Archive for December, 2008

I’ve never seen an episode of “That Was the Week That Was,” the British comedy series from the early 1960s often referred to as “TW3.” However, I’ve read that each episode always started with a song whose first lines were, “That was the week that was; it’s over – let it go.” Sitting here six hours before New Years’, trying to resist the temptation to reflect back and look ahead, that would be the most honest expression of my reaction to the change of year. It’s over – let it go.” I feel much the same about every year, which is why I don’t plan on any resolutions, either.

It’s not that 2008 was a kind of wild ride of horrors sweeping across my horizon, although it did have its share of moments I’d just as soon forget. And it’s not that there weren’t high points that have left me a partly different person from whom I was a year ago.

But I don’t see much point in dwelling on either horror or highlights simply because the calendar has reached an arbitrary point. Long ago, the year used to start on March 25, and other cultures celebrate the change of year by a different, fluctuating count, so there is nothing special about January 1st.

Nor is there any point in making resolutions – a custom, I suspect that is more often joked about and talked about than actually observed these days. I imagine that, for companies that benefit from what is left of the custom are hustling right now – companies that offer fitness coaching, for instance, or job advice – but I don’t happen to be one of them.

The closest I came to making money off the change of the year was to write an article a couple of weeks ago about what several prominent people thought about the outlook for free and open source software in 2009 – and, even then, I felt like I was pandering to popular prejudice.

Besides, the cynical part of me that stands to one side of my brain making flippant remarks can’t help point out how commercialized the whole idea of resolutions has become. Instead of being a time for renewal of purpose, the new year has become, in its way, as commercialized as Valentine’s Day or Christmas – and that’s I trend with which I have little sympathy or patience.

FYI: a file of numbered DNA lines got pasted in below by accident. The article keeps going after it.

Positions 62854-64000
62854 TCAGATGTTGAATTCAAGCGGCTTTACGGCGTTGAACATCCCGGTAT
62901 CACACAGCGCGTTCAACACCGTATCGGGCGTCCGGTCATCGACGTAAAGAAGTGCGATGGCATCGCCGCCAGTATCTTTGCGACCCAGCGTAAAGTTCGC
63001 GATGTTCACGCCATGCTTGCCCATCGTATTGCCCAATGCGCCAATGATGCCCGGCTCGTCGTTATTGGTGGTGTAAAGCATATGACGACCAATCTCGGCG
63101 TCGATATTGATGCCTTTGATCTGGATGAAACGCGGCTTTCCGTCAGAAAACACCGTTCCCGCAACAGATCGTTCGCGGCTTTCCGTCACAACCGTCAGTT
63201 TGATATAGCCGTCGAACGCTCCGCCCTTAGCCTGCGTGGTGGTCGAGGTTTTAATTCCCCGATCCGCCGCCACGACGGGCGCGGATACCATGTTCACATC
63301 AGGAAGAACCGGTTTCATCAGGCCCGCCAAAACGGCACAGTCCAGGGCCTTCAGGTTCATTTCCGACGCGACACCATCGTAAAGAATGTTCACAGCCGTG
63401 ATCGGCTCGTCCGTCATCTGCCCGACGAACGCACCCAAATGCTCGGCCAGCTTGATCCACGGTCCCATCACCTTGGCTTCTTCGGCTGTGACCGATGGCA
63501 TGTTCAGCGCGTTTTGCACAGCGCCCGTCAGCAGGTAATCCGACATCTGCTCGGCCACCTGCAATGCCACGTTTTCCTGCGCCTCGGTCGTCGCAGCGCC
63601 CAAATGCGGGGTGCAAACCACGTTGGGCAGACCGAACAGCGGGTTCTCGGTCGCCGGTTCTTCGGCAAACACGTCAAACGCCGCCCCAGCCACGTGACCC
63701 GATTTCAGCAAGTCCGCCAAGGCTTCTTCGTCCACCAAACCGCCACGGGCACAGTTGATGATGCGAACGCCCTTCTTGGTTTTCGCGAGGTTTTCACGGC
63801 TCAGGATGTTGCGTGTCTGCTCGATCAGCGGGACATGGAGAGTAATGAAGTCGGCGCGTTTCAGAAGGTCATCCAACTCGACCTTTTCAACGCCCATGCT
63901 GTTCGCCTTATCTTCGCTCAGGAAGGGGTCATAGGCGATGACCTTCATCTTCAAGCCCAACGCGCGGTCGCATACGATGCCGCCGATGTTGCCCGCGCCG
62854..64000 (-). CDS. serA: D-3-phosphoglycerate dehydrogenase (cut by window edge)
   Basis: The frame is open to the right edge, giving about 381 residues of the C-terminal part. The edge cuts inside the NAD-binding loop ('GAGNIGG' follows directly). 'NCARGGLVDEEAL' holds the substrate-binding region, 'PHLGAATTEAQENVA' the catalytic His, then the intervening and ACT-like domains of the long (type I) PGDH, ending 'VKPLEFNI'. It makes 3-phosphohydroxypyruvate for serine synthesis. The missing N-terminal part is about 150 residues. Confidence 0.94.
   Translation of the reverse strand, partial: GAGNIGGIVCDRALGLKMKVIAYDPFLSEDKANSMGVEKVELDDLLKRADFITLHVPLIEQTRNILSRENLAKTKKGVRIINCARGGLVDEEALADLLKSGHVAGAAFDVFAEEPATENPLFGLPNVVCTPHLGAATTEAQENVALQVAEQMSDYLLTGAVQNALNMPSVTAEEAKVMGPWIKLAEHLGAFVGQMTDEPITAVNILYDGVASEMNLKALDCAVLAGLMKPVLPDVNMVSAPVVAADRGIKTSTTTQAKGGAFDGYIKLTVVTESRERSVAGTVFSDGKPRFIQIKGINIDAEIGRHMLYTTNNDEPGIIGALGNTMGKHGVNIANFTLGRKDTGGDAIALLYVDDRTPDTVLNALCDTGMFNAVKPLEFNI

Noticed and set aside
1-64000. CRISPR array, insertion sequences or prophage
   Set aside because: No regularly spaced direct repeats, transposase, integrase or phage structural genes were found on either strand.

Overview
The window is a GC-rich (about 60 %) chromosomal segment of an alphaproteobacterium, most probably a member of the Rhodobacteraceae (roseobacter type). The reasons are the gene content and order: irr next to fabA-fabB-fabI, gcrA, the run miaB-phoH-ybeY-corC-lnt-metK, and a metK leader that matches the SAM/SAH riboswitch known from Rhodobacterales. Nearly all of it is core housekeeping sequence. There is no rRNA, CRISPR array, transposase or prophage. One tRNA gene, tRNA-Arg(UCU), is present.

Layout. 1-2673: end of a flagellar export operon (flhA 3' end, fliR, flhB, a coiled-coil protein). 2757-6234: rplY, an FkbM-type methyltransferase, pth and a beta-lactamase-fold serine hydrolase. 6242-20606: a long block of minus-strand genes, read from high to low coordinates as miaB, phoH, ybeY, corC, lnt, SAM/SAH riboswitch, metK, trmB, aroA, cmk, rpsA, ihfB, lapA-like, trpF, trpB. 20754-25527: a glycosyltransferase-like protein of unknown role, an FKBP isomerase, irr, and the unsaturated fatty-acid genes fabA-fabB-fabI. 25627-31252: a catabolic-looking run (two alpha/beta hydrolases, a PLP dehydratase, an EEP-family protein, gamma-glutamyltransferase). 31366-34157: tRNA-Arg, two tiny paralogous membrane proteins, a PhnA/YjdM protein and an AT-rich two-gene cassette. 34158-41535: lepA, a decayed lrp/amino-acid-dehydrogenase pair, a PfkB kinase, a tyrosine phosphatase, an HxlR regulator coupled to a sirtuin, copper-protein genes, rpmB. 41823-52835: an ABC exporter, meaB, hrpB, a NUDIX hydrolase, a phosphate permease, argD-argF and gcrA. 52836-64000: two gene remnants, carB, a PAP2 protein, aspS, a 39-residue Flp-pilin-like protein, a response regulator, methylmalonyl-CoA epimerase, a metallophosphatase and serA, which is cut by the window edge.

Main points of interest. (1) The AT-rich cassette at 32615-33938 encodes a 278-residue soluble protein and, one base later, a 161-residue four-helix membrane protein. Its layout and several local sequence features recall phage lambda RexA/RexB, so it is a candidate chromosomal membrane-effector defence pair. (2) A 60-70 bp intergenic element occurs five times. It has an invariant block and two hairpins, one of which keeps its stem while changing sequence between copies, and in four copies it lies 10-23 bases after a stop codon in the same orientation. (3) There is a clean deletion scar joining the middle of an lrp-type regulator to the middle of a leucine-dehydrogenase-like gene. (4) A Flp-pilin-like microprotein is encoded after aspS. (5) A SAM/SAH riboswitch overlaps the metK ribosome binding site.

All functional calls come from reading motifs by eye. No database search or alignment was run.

I do have plans, of course. I always have plans. But, just as I have long observed that people who talk about the books they are going to write rarely finish them, so I have noticed that people who talk about their plans never seem to carry them out. Last year, for instance, I noticed a rise in the people going to the local gym for the first few weeks of January – and a drop by the end of the month, as most of the newcomers disappeared. I have a half-superstitious belief that making a talking about my plans is a sure way to guarantee that I don’t follow my plans, so you won’t hear anything about resolutions from me.

Besides, they’re kind of private, you know? I don’t feel like telling everyone about the domestic changes I’d like to see, or the quarrels I plan to end, or the places I hope to sell my writing. Like charity – like prayer, according to the parable in Luke about the Pharisee and the publican – plans and resolutions are private concerns that you don’t parade in public if you sincerely mean to follow them.

For these reasons, I plan on starting the next year neither nostalgic or full of resolves I am incapable of keeping. Instead, I’ll plod along one step and one day at a time, the same as I always do. And, if you think that sounds Grinchish or just plain unimaginative, I’ll tell you what: I bet I reach my personal goals before you reach yours.

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Humans have been keeping parrots for thousands of years. Unfortunately, though, most of what the average person thinks they know about parrots is incomplete, inaccurate, or just plain wrong. The result of this ignorance is often the mistreatment of birds, made all the sadder (but no less serious) because it is unintentional.
In the hopes of helping people to avoid mistreatment through ignorance, here are 10 common errors about parrots:

  • Parrots are tropical birds: It’s true that many parrots live in the tropics. However, just as members of the corvidae (blackbirds, crows, and ravens) have filled every ecological niche in the northern hemisphere, the psitaccines (parrots) have filled every niche in the southern hemisphere. In other words, you’ll find parrots in temperate zones and even above the snow line in the foothills of the Andes and the Himalayas, not just in warmer climates.
  • All parrots talk: Some parrots pick up words on their own, but, behind every parrot with a large vocabulary is a human who has spent hundreds of hours helping the bird to learn. Nobody can guarantee that a parrot will talk, although you can increase the chances by choosing the species and a bird with talking parents and patient early trainers. However, many of the most lovable parrots I have met don’t talk at all, and, in general, talking ability should be the least important reason for buying a parrot.